Time for Trimbach Riesling 2020

With its vibrant citrus flavors and refreshing acidity, this wine is ready to kick-start any gathering

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Trimbach Riesling (2020) Review & Guide

Trimbach Riesling 2020 is a white wine produced by Trimbach, a renowned winery in Alsace, France.  It’s one of our favorite Rieslings, so let’s dive in and explore the details on this drier white.

The Trimbach Riesling 2020 Guide

Trimbach Riesling 2020 Overview

With its vibrant citrus flavors and refreshing acidity, this wine is ready to kick-start any gathering. Sip on a glass filled with zingy lemon, zesty lime, and juicy grapefruit, accompanied by delicate floral notes and a touch of mineral magic. It leaves a clean and crisp finish that you can enjoy pairing with seafood or raising a glass to toast with friends.

Average Price

750 ml
$ 0

So what  makes this one stand out for me?  This one leans on the dry to off-dry range of the sweetness scale, with minimal residual sugar.  That puts a check mark in the “win” column for me.  I tend to shy away from wines that are overly sweet.  On the flip side, even though my husband prefers sweeter wines from time to time, he absolutely enjoys this one as well.  So it ends up being a great compromise, as it’s an easy to drink wine.











What Does this Riesling Taste Like? (Tasting Notes)

Rieslings are characterized by their vibrant acidity, purity of fruit flavors, and elegant structure. Trimbach wines, such as this one, are often recognized for their ability to age gracefully, gaining complexity and depth over time. The winery’s commitment to crafting dry, terroir-driven Rieslings has earned them recognition as one of the top producers in Alsace.


Bursts of citrus, pear and white peach, along with subtle notes of green fruits.  Hints on floral notes, like white flowers or honeysuckle and even a hint of petrol


This Riesling is  more on the dry, to off-dry end of the spectrum.  It’s balanced and not too sweet.  You’ll also note citrus fruits, lemon, lime. and a hint of minerality.

Overall, this is a vibrant, flavorful, well balanced wine, with a refreshing and bright acidity – all while not being overly sweet (as I find some Rieslings to be). This is a great wine to have on hand during the warmer weather and impromptu patio sessions.  

Pros & Cons

Whether it’s us, or our neighbors, we usually have a Trimbach Riesling 2020 on hand.  Let’s take a quick peek at the pros and cons – or just a few points that I think are worth noting, or taking into consideration before popping the cork on this one.  


  • Dry and not overly sweet, which I prefer
  • Refreshing acidity and crisp taste
  • Well- balanced


  • This one has notes of petrol, which I sometimes struggle with initially, but still ended up enjoying this one

What Foods Pair Well With This Riesling?

Trimbach Riesling 2020 can actually pair well with a variety of foods.  Its vibrant acidity and versatility make it a great match for seafood dishes, such as shellfish, grilled fish, or sushi.  It can also complement white meats, like chicken or pork, and definitely pairs nicely with Asian cuisine or spicy dishes. Additionally, the wine’s acidity can help cut through rich and creamy sauces or accompany lighter vegetarian dishes.  And as always, I’m also happy to just drink this on its own, paired with some great company.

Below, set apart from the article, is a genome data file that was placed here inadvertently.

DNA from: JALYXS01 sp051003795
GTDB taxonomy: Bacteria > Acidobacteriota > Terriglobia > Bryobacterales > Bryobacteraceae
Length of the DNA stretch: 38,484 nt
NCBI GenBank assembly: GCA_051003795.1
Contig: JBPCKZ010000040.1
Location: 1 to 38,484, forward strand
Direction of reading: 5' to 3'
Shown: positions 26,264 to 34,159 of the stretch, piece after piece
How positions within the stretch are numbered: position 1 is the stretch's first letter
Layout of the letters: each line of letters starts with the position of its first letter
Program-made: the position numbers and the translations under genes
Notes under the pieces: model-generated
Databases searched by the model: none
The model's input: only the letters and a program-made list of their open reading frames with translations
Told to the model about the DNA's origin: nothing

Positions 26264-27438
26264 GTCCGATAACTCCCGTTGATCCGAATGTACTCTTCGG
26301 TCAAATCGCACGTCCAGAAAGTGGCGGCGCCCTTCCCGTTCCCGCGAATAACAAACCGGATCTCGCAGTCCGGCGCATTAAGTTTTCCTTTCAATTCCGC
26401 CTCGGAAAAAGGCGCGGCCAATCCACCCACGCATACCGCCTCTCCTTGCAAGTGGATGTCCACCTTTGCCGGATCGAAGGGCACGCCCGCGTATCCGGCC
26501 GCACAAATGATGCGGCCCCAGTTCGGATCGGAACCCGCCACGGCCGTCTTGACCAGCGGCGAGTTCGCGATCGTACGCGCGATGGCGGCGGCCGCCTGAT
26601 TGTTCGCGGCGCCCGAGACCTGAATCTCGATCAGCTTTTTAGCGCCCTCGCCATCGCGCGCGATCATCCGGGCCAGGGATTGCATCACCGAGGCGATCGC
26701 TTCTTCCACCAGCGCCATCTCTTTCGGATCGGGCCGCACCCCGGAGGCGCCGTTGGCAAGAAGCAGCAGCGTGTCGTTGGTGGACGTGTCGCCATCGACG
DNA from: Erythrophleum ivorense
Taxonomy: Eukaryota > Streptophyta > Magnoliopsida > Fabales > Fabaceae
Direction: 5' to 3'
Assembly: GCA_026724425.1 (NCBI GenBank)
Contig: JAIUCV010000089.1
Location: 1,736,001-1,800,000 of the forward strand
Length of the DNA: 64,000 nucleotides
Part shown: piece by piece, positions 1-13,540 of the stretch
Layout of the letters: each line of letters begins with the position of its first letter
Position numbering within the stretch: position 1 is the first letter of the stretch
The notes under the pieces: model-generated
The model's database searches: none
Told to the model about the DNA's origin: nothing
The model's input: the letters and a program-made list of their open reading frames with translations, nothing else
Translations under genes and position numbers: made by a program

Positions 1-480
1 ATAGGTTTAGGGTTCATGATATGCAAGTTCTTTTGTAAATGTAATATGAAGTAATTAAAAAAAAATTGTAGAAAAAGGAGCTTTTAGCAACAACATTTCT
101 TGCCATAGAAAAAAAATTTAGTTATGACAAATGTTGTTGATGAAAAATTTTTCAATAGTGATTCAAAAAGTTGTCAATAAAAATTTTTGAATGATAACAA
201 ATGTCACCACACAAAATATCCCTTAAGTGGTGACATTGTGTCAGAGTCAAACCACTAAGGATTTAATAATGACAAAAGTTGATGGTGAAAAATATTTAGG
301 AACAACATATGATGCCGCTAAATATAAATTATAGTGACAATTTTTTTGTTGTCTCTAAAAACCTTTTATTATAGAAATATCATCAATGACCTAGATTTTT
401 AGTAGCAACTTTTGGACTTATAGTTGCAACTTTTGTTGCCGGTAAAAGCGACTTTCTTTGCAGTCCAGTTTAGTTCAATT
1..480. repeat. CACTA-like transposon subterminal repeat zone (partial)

Where Does it Fall on the Riesling Sweetness Scale?

In terms of sweetness, Alsace Rieslings, including Trimbach, are generally produced in a dry style. They are known for their purity and focus on the expression of the grape varietal, rather than sweetness. On the Riesling Sweetness Scale, it falls in the dry to off-dry range, with minimal residual sugar.

Is Riesling Sweeter than Moscato?

Generally, some Rieslings can be less sweet than Moscato. 

Both Riesling and Moscato wines can be produced in a range of sweetness levels, from bone-dry to very sweet.

Riesling wines are known for their versatility, and they can be found in various styles, including dry, off-dry (slightly sweet), medium-sweet, and sweet. Germany and Alsace, in particular, produce Rieslings across the sweetness spectrum, while regions like Australia and the United States tend to lean towards producing drier Rieslings.

Moscato wines, on the other hand, are generally known for their sweetness. Moscato d’Asti from Italy and Muscat/Moscatel wines from other regions are often produced in a semi-sweet to sweet style, with a noticeable level of residual sugar. These wines are known for their fruity and floral aromas, low alcohol content, and sweet flavor profiles.

Where to Buy It Online


At the end of the day,  summary, Chateau des Jacques Moulin-a-Vent Clos de Rochegres is a Beaujolais that stands out with its captivating flavors and enticing aromas. It’s like savoring the essence of summer in a glass, or a chilly night by the fire.  So, grab a bottle, raise your glass, and let this exceptional Beaujolais whisk you away on a journey of pure enjoyment. Cheers!

Reader Comments (How Our Readers Rate It)

We’re not wine snobs around here so we live by the motto, “Drink what you like,” so while this one may not be for everyone, we’d love to hear what you think of it.  Sound off below – just be kind.

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